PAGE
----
So I took off more time than I had intended when recording these posts. I was trying to update it once each week or so, but I Just haven’t been making enough progress to justify it. I don’t have much to show in terms of screenshots either because I haven’t made any progress in the visual department.
I did get the HUD up and running though. I previously used a scoring system, where it would only take 5 points to win the game, and a small point tracker above either player would update accordingly. I scrapped that in favor of a health system, where a red bar updates dynamically, and with each point scored, the health is reduced. I’ve also added a working powerup which increases your health when it is randomly acquired. I’m also trying to implement a regeneration powerup that slowly adds health, up to a certain point, but I’m still working on that.
Again, I went back to George Clingerman’s excellent site for his “Not So Healthy” health bar tutorial. It went up without any problems, and was probably the easiest one I found, in terms of adding graphical information on screen. I plan on adding improved graphics towards the end of the project, but for now it is in place and working well.
Game Screen Management
This is what has been holding me up the most lately. As I mentioned in my previous article, I was trying to use Oneksoft’s excellent XNA Starter Kit to with my project, but it proved entirely too difficult. A few more weeks of reading and sifting through some code, and I seem to have it manageable at the moment. That’s not to say that it didn’t come without quite a bit of help.
You’ll see a common trend here is that I point out, in detail, the individuals who help me along the way. I do that because I feel that they deserve recognition, but also to help people who are new to programming and with XNA specifically, that there is still a strong and vibrant community of people willing to assist one another. The AppHub may not be nearly as bustling as it once was, but there is certainly a dedicated population who take pride in helping others.
When I tried to get the game screen manager up and running again I ran into quite a few conflicts, namely with my inputs not being recognized. With the new system also came a new way of handling the inputs, namely controller detection. Previously I was only using player one to handle all of my inputs, instead of using an array for both controllers and the keyboard, and this way seems to work more efficiently. This way if a controller is pulled, or a player picks up any controller lying on the table, XNA can determine which controller to expect inputs from.
Jim Perry was once again extremely patient in helping me understand how the GameScreenManagement class worked and offer just enough advice along the way for me to understand how to further educate myself in certain areas of XNA without giving anything away. David Henry (@Mort8088) also volunteered to help me fully understand the class, in addition to have the GraphicsDevice is called, as that completely threw me through a loop.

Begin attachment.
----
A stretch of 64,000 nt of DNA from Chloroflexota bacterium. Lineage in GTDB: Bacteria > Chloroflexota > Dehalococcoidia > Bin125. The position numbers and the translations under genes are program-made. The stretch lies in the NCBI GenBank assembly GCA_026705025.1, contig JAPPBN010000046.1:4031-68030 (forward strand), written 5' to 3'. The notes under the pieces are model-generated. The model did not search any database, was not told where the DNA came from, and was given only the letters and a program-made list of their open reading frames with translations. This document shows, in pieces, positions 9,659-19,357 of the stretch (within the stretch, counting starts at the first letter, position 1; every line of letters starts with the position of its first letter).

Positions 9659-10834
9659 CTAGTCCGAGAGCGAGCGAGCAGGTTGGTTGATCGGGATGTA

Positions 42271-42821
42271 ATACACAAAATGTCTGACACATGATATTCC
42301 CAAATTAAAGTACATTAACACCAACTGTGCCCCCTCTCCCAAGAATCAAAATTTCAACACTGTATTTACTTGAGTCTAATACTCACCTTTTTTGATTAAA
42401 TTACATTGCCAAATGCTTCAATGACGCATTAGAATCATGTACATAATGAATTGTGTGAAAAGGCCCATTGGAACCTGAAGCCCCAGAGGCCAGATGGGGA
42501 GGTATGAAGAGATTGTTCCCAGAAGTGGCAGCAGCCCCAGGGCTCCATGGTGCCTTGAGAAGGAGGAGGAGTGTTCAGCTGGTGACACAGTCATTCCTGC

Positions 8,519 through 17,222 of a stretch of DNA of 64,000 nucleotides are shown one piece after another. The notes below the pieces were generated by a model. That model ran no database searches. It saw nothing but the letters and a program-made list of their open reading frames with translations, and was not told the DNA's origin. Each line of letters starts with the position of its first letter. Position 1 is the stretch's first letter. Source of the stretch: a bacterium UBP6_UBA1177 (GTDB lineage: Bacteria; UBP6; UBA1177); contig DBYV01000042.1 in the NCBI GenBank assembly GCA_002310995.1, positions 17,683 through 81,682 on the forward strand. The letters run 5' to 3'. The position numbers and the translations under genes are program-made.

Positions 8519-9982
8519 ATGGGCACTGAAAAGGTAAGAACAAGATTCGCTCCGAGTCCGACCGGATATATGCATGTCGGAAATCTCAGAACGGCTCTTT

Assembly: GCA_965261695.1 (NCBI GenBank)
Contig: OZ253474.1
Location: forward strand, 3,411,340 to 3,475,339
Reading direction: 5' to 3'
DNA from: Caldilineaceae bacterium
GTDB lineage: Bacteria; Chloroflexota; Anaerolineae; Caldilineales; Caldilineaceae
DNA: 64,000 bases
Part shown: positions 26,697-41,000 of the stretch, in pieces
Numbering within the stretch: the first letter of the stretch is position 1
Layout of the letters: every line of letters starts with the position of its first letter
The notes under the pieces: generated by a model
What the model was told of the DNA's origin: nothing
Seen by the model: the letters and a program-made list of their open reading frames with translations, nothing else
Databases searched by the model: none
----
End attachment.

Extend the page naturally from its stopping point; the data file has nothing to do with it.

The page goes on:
Thanks to those two, I have a far better understanding of both parts. The most difficult area of it came from me using my Game class to handle most of my display logic, whereas now my Game class doesn’t have much, and most of it has since been relocated to my GameplayScreen class. Most of this comes from Microsoft’s supplied GameStateManagement kit, but having Oneksoft’s starter kit adding quite a few other useful features, like Nick Gravelyn’s easy storage.
Should I do this all over again, I would definitely begin with something like his starter kit again, and then build my game on top of it. But in order to do that I needed to first understand how XNA works, and that’s exactly what this process has been so far: A lesson in learning.
A continued education
I’ve continued to read books throughout the week and especially on my commute back and forth to work every day (I take the train, don’t worry). I often go back to re-read old material after take a bit of time off, and see that I absorb it much better now that I’ve come back to it.
I’ve also stumbled across this excellent site, LearnVisualStudio.net, and fund it to be an outstanding resource. His videos are professional, well planned out, and done in a methodical order. If you’re new to .NET or want to have a better understanding of C#, I’d suggest giving it a try. I’ve used YouTube frequently as an educational resource, but often struggle to find anything of value.
I plan on covering a few of the plugins I’ve been using for Visual Studio in my next post. I wish I had used several of them earlier, StyleCop specifically, as it would have reinforced some valuable style lessons, but it is better late than never I suppose.
Perhaps next week I’ll have a few moments to update you.You can find my other Dream.Build.Play entries below: